Women’s Liberation Movement, also known as the feminist movement was developed as a direct response to the inequity endured by Australian women, who believed that their needs and skills were overlooked by government policies and the Australian society in general. In comparison to the rest of the world, Australia was advanced in the issue of women’s rights. In 1902, Australia became the second nation to grant women the right to vote.
Despite the success of being granted the right to vote, women continued to endure inequality in many aspects of life. During the beginning of the post-war era, society perceived the main role of women to be a wife and a mother. During the period of World War II, women adopted employment in the workforce that had originally belonged to men as they were involved in the war effort and it was expected the women would resume their traditional role once the war was over.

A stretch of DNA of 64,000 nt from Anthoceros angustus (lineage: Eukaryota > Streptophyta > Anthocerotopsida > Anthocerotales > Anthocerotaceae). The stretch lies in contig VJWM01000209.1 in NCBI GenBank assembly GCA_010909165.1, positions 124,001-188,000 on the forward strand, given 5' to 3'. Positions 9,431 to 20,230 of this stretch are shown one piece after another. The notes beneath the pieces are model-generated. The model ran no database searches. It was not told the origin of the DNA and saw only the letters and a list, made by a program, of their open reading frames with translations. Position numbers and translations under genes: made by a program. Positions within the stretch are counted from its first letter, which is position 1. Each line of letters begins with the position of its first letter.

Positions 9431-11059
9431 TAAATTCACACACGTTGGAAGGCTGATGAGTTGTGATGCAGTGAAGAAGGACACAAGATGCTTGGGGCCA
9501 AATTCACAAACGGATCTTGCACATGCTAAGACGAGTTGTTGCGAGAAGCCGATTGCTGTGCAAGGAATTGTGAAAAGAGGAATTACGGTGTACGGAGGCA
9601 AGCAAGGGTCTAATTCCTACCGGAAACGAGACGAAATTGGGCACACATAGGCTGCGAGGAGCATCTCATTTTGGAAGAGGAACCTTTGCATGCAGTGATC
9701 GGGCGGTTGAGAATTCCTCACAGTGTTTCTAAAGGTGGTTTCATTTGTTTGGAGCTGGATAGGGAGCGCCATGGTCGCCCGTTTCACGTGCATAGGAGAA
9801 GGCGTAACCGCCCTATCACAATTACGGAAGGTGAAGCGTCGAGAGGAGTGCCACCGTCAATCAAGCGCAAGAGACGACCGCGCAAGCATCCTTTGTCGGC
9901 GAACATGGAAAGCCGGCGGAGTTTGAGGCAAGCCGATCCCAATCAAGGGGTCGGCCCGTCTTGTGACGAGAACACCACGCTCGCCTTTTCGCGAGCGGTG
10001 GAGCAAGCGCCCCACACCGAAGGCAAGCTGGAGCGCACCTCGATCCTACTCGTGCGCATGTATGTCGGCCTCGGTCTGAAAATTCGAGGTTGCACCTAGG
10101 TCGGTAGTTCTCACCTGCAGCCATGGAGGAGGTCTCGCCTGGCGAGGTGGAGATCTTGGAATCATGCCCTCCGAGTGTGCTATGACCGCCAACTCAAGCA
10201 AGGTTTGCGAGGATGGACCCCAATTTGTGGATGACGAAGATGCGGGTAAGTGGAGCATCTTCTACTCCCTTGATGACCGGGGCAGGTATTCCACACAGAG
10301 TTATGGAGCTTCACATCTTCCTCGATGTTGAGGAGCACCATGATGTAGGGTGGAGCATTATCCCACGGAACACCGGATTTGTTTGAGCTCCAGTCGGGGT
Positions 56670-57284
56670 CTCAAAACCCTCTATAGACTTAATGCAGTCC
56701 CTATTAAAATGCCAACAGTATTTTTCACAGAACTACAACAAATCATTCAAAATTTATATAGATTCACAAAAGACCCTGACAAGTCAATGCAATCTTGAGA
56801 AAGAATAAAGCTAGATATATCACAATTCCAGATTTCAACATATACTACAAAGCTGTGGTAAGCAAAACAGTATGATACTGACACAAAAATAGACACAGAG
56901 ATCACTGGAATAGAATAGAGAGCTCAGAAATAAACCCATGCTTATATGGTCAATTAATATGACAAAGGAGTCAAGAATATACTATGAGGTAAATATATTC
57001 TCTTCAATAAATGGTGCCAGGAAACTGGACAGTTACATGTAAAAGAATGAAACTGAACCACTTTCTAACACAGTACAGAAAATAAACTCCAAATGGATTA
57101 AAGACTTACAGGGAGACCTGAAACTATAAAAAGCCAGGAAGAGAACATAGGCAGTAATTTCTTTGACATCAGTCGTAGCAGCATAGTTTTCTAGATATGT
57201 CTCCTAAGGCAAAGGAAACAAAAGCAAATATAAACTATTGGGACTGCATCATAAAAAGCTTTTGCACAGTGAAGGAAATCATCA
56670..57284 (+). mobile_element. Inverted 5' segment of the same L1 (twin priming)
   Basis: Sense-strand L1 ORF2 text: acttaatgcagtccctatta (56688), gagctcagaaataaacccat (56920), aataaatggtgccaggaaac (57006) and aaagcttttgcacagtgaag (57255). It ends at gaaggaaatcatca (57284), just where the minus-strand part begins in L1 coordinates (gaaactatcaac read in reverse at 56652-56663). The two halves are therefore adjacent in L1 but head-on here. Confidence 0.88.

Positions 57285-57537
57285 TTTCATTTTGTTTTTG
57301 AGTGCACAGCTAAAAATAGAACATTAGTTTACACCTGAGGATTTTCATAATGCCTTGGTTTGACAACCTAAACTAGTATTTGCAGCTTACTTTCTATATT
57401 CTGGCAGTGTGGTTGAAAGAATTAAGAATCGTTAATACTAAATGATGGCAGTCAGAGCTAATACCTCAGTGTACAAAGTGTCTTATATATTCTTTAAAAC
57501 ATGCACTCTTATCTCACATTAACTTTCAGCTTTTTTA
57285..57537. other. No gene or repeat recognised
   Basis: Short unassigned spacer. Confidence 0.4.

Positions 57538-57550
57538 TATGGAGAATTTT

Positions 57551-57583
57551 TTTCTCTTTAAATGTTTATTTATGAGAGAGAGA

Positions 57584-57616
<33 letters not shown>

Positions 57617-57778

Popular magazines such as the ‘Women’s Weekly’ reinforced the expectation of society through advertising, that women should resume their traditional roles after the war. Media and advertising during the 1950s and 1960s focused on the necessities of women and the home, enforcing the traditional view of the role of women. The education of women promoted the traditional role that society imposed on them, as they were required to study domestic science and it was generally accepted that women would not attend university.
It soon became evident that women were dissatisfied with the restrictions of their traditional role. Many women looked forward to pursuing a career after the war and this was apparent during the 1950s and 1960s as the female workforce increased at a similar rate to the male work place. The issue of discrimination in the workplace became apparent as there was an increase in female employment. In 1950, the female wage was increased to 75% of the male wage and the demand for equal pay emerged by the 1960s.
|Women & The Workforce: 1947 - 1961||1947||1954||1961|
|Male Workers||2 144 700||2 479 300||3 165 900|
|Female Workers||717 200||845 400||1 059 200|
Source: Commonwealth Department of Labour & National Service